That is, if you can remember to ask yourself — repeatedly.
The trick is keeping this short query-to-self in the frontal cortex and at the ready.
Is what I’m thinking that which is wholesome or that which is not?
I heard the suggestion listening to Mark Webber’s 15 recordings from his month-long Dharma retreat last year called “All About Karma.” (No I’m not a Buddhist, but the philosophy/religions’s most basic tenets “do no harm” is worthy embracing). Webber says karma is causality, which is a different interpretation than most Asians or Westerners have. Karma, he says, is the activity of doing, which is causation. Karma is mental intent and the resultant activity. The source is our thoughts. To begin to see this, in his retreat Webber instructs his practitioners how to significantly slow down cognition.
Apparently, what certain enlightened individuals in the metaphysical realm have realized thousands of years ago, and what our scientific community is recently discovering is that;
- Thoughts are chemical impulses with real consequences. Although thoughts are mostly stories (illusions), they are not innocent. The chemical impulses, no matter how slight, create a cause and effect.
- Everything, meaning every human, animal, bug, plant, or thing on this earth is connected.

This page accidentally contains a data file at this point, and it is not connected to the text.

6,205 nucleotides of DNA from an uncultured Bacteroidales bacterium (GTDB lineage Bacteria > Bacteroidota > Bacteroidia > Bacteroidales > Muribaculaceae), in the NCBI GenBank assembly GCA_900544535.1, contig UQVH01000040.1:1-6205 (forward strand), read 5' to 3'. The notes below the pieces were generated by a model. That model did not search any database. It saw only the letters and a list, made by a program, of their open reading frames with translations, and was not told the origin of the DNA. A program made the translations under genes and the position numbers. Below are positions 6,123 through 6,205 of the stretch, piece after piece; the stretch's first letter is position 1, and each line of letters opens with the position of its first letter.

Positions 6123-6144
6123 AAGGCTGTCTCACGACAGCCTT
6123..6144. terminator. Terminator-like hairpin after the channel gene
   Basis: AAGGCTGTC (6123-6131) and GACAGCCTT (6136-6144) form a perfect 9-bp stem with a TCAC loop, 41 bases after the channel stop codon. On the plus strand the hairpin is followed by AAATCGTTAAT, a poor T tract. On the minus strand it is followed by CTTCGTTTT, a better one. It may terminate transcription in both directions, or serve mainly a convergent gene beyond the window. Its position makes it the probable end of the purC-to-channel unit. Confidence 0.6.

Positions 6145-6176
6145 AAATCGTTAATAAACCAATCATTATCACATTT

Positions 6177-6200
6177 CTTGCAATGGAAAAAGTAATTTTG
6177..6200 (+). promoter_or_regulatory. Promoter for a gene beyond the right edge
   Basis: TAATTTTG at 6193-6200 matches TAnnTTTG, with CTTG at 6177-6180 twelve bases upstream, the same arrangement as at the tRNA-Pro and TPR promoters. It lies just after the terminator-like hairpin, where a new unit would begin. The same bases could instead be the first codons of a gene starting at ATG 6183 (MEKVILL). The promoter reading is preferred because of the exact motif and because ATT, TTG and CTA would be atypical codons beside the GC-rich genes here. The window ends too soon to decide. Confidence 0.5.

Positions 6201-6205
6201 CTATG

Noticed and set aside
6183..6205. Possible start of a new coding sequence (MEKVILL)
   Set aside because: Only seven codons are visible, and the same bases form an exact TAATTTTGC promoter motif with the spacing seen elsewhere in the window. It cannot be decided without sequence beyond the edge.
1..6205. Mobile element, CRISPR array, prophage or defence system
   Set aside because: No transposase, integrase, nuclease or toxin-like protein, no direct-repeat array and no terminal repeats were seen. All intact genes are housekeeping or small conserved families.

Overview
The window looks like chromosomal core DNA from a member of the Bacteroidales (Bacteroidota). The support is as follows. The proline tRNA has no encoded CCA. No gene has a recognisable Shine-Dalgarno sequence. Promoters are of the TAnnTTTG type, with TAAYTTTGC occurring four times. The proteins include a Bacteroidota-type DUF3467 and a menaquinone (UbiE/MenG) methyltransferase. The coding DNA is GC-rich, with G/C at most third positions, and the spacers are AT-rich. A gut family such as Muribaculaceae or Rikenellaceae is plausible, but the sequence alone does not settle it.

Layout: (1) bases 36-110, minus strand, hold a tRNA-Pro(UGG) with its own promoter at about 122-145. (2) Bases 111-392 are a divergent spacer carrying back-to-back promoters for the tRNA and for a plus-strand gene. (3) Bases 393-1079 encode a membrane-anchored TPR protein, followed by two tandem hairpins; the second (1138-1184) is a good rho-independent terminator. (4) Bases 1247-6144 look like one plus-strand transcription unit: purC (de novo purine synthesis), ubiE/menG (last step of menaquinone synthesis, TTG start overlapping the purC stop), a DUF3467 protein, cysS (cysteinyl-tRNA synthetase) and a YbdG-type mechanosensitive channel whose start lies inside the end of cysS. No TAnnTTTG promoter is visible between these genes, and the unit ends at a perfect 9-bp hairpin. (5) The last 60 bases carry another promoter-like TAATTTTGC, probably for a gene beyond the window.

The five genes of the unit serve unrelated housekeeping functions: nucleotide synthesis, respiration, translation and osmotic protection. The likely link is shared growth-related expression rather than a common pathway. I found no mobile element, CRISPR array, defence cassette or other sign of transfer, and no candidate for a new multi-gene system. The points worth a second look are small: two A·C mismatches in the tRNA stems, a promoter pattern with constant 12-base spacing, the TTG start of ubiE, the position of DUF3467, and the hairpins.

Is what I’m thinking that which is wholesome or that which is not? is a question one could ask of every thought, no matter how seemingly benign. Thoughts either spark a positive charge or one that is negative. They either construct or destruct. And while we may deem some to be neutral, every thought still produces a resulting consequence.
Of course, the topic is quite a bit deeper than a meager blog post could justify. Listening to the retreat, more than 25 hours worth, left me realizing what an underdeveloped human I am. Short of having the question on post-a-notes everywhere, most of us would need a lifetime of meditation to see causality as part of our stream of consciousness.
Except for a few individuals, most humans live with a busy thought voice every waking hour. The voice is usually too occupied to be interrupted for a self-evaluation. But like the beauty of compounded interest, many tiny (positive) thought adjustments accumulate to much larger (positive) effects. If, for example, just a couple of key times each day, especially those moments when someone does something we don’t like, or we must do something we don’t fancy, or when we are annoyed for whatever reason, we were to invoke this question-to-self and make small perspective adjustments from negative to positive, we could, without sounding dramatically gushy, contribute, in no small way, to changing our lives, and those around us, for the better.